Providers 'play it safe'

Monday, April 26, 2010

YARMOUTH, Maine – Some HME providers are putting off investing in their companies until they have a better idea what the future holds.

"Our philosophy right now is to play it safe," said Richard Lerner, president of Allcare Medical in Sayreville, N.J. "We're keeping our expenses under control, paying down our debt, and watching to see what happens. We want to be as financially responsible as possible."

Providers cite national competitive bidding; the healthcare reform bill, or "Obamacare" as more than one provider called it; and the possibility of additional cuts to HME as reasons for holding back.

At Allcare, they're not looking to expand into a larger location even though "we're packed in like sardines," Lerner said.

"We have 26,000 square feet and we could easily use another 10,000," he said. "But what happens if we lose our Medicare business? Then, instead of 26,000 square feet, we're going to need 15,000."

Also, Allcare's not looking to spend money on technology, even though, in the long run, it would save them money, Lerner said.

"We were looking at a fax server, but for our needs, it would cost close to $20,000," he said. "We're using a service right now and the monthly outlay is a little higher. But at this point, we don't know if we'll need our own server in the future to the extent that we need it today."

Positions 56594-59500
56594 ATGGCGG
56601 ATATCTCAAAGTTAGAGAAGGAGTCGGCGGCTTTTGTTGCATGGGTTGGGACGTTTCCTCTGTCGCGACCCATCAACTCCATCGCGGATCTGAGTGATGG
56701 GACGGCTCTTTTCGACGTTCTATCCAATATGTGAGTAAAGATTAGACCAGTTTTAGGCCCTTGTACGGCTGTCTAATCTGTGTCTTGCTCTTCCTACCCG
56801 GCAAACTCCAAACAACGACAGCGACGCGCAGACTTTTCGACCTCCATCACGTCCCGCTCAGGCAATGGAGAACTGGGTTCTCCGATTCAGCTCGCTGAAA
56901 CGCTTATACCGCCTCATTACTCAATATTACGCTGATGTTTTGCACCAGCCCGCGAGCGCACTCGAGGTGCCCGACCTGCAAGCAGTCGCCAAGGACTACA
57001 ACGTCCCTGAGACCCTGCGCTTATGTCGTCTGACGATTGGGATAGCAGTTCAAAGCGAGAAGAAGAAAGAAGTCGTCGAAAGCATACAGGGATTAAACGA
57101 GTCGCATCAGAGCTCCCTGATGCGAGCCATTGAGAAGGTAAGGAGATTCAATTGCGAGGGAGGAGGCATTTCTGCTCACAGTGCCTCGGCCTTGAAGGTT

Jim Davidson's hesitant to spend money on technology, too. He needs to upgrade his software platform, but he's not excited about putting up the necessary capital and seeing his per-month costs go up.

"They've revised the pricing two or three times, bringing it down each time, but we're still putting it off," said Davidson, CEO of Foothill Oxygen Service in Colton, Calif. "They're telling me in 2011 they won't be able to support the current platform anymore."

Also, Davidson would like to jump into the home sleep market, but the current climate has dampened his spirits.

"We're not excited about investing the money and personnel right now," he said.

Lerner summed it up this way: "Anywhere where there are capital investments involved, we're holding back where we can. We do what we need to do to function on a day-to-day basis, but, otherwise, we're holding back."